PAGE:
At that time, the attorney regulation scheme Colorado has today was still “an experiment,” he said. Previously, complaints against lawyers in the state were investigated by an all-volunteer panel of lawyers and then decided by another similar panel. The proceedings were slow — complaints could take two years to adjudicate, Lucero said. Meanwhile, an offending attorney would continue unethical behavior, “cutting a wide swath through Colorado, cheating clients, perhaps,” before facing any sanctions, he added. 

Michael Bender, then an Associate Justice of the Colorado Supreme Court, asked the American Bar Association to intervene and overhaul the disciplinary system. What the ABA came up with was a system much like the PDJ today, albeit with some tweaks. Originally, the ABA recommended the PDJ hear and decide cases alone, but Colorado installed a three-member hearing board in which the PDJ — in a panel that includes one attorney and one non-attorney — much reach a consensus on disciplinary opinions.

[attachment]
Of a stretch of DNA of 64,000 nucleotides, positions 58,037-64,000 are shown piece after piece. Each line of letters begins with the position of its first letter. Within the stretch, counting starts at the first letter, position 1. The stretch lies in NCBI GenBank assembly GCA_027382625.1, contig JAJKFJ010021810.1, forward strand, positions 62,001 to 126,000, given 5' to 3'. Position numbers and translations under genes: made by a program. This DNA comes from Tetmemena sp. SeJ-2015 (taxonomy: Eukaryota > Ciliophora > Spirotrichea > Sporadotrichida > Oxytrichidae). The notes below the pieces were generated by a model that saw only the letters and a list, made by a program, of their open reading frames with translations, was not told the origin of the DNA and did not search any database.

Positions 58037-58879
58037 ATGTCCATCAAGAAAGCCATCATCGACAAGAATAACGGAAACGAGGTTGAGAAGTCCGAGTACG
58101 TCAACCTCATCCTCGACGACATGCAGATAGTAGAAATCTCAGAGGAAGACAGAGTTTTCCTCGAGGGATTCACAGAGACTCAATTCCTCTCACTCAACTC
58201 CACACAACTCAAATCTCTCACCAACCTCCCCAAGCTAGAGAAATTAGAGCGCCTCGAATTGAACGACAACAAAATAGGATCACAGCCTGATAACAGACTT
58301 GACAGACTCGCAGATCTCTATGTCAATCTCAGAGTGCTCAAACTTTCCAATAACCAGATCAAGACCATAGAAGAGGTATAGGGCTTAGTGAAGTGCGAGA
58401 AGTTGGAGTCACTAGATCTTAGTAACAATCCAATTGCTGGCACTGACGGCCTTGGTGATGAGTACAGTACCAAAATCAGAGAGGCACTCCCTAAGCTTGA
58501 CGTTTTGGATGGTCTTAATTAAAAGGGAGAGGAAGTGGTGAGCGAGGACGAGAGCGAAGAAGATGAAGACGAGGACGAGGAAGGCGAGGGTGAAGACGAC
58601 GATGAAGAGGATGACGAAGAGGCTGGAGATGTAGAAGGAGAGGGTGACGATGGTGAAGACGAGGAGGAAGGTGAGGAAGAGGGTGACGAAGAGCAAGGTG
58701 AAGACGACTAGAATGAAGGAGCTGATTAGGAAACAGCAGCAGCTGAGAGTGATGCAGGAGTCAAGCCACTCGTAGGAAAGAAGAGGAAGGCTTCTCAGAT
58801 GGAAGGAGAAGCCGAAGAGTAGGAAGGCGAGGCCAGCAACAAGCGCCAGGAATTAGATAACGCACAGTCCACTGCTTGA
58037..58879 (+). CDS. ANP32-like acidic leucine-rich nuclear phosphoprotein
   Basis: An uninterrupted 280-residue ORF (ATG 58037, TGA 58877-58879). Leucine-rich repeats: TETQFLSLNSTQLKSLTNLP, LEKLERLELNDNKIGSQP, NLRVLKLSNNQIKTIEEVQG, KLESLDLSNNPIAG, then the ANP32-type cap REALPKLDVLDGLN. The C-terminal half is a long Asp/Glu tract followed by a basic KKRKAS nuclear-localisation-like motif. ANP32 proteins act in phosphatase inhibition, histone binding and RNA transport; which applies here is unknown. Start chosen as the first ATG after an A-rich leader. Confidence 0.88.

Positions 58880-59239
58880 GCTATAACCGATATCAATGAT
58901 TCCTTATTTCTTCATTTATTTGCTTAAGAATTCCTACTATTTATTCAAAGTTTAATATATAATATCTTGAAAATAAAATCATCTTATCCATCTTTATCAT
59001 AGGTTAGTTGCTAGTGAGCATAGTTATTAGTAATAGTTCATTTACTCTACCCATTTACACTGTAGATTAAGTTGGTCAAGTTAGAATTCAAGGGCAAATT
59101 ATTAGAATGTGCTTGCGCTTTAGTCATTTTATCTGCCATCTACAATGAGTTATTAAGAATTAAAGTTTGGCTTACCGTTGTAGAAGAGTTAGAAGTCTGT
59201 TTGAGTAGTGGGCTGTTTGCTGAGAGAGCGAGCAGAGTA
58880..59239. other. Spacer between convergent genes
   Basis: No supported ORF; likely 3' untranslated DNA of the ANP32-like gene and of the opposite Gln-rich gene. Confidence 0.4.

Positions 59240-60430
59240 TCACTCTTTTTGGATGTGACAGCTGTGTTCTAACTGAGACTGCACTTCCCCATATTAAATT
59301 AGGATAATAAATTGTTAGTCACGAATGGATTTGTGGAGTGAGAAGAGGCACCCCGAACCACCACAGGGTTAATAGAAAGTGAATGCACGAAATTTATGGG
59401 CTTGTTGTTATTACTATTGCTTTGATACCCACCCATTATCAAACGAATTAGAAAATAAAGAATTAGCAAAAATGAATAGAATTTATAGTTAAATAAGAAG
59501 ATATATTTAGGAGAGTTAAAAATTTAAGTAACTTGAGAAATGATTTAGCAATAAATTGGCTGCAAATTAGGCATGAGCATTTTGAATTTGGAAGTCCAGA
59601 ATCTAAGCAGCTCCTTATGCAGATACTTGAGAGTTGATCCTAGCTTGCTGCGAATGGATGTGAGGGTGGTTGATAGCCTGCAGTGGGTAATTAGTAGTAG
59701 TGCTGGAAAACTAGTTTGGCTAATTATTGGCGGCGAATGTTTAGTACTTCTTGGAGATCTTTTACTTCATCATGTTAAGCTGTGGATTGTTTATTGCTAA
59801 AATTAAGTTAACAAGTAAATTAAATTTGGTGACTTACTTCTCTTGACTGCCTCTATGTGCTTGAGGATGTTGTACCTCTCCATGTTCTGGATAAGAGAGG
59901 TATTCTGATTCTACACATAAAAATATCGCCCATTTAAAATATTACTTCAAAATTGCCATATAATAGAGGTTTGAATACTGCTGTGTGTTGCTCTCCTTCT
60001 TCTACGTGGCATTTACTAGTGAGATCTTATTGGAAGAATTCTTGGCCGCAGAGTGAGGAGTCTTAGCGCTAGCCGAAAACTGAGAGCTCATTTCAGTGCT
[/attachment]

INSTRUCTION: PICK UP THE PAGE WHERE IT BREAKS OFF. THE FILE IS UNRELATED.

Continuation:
“It’s not uncommon for two lawyers and a private citizen to have different views about what the facts are, so we deliberate much like a jury does,” Lucero said. Those discussions about the evidence, whether the OARC has met its burden and what the sanctions should be, if any, entail same back and forth, “thrust and parry” interactions and arguments that jurors experience, he added. On rare occasions, the deliberations in the disciplinary cases end with a board member dissenting. 

The PDJ doesn’t make law, and its opinions can’t be cited as precedent. But the more-than 230 opinions published dating back to 1999 — not including its various reports and orders — make up a large body of TK